Managed switches

What's the best reason for using managed switches? I maintain a small network of 29 desktops, 13 printers, wireless access points spanning 2 20,000ft warehouses and of course servers to run the system. We acquired 4 cisco catalyst express 500 managed switches (probably because they where the cheapest managed switch at the time, I wasn't the sys admin then) and they have been a pain in the you know what to maintain. I since have had to replace one and I got a cisco sg102 unmanaged plugged it in and bam it works no fuss I get 48 Mbps and I didn't have to spend anytime setting it up.

So what am I missing? I have to say that I've been doing this for 9 years and I have no cert training of any kind. I graduated with an A.S. in computer science and went straight to work. I don't spend anytime at home reading about this stuff, only read at work when I can - not a lot obviously. So I know I am not completely caught up on everything. Hence the question. Thanks for any responses!
Who is Participating?
I wear a lot of hats...

"The solutions and answers provided on Experts Exchange have been extremely helpful to me over the last few years. I wear a lot of hats - Developer, Database Administrator, Help Desk, etc., so I know a lot of things but not a lot about one thing. Experts Exchange gives me answers from people who do know a lot about one thing, in a easy to use platform." -Todd S.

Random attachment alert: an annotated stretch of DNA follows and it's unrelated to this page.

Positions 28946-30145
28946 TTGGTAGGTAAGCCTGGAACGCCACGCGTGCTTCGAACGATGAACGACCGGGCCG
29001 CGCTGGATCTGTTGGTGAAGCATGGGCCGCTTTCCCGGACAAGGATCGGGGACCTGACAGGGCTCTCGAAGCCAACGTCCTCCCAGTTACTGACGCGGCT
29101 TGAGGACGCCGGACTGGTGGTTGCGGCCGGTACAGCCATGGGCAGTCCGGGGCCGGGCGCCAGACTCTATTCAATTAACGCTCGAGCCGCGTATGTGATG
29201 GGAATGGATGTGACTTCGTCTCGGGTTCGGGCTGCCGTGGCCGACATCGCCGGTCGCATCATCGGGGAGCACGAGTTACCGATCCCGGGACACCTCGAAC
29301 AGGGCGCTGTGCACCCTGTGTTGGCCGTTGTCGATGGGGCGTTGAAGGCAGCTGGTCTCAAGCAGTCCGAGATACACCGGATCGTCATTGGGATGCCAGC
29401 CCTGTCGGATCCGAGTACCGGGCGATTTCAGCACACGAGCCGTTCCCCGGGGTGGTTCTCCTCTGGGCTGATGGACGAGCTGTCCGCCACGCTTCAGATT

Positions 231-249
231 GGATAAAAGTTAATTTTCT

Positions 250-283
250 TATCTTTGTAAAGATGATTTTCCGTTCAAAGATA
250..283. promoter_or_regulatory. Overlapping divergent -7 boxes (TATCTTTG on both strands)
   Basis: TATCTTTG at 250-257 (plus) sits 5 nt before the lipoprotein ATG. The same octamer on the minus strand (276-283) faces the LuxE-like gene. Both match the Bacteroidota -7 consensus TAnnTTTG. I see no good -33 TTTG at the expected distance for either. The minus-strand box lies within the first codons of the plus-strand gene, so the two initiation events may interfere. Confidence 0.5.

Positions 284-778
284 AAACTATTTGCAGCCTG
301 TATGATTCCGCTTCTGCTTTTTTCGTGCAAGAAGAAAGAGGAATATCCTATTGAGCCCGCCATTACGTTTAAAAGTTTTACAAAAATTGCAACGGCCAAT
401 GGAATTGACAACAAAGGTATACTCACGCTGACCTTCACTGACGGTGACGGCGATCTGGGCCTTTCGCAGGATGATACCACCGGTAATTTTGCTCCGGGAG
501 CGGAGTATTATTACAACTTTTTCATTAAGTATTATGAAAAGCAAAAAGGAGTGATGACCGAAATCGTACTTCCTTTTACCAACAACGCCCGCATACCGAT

It sounds like unmanaged switches are all you need, and I'd certainly stick with that since they're cheap, nothing to configure, and easy to replace.

Managed switches will give you the flexibility to do things like run multiple VLANs, set up QoS for prioritizing certain traffic, and provide nice suite of diagnostic tools.
Fred MarshallPrincipalCommented:
My own transition to managed switches came about because I needed to use SNMP monitoring to look at traffic levels mostly;  this for debugging slow network situtuations.

Port mirroring is useful if you have a cable to the switch coming to a workstation - either permanent or transient.  This way you can monitor traffic at the switch ports and use something like Wireshark to determine what's going on.  Most of the time that helps and sometimes it doesn't unless you spend some time figuring out how to figure things out!  :-)

Some switches are "managed" and don't provide SNMP.  That was a rude awakening!!  Cisco small business "200" switches are like this in comparison to their "300" product line.

There is much to be said for simple unmanaged switches.  But then, you can set up a managed switch as if it's unmanaged.  Just reset it to factory defaults and that should do it.  Then you can just forget about SNMP and port mirroring and ... the control-related things like VLANs and QoS.

Experts Exchange Solution brought to you by

Your issues matter to us.

Facing a tech roadblock? Get the help and guidance you need from experienced professionals who care. Ask your question anytime, anywhere, with no hassle.

Start your 7-day free trial
It's more than this solution.Get answers and train to solve all your tech problems - anytime, anywhere.Try it for free Edge Out The Competitionfor your dream job with proven skills and certifications.Get started today Stand Outas the employee with proven skills.Start learning today for free Move Your Career Forwardwith certification training in the latest technologies.Start your trial today
Network Management

From novice to tech pro — start learning today.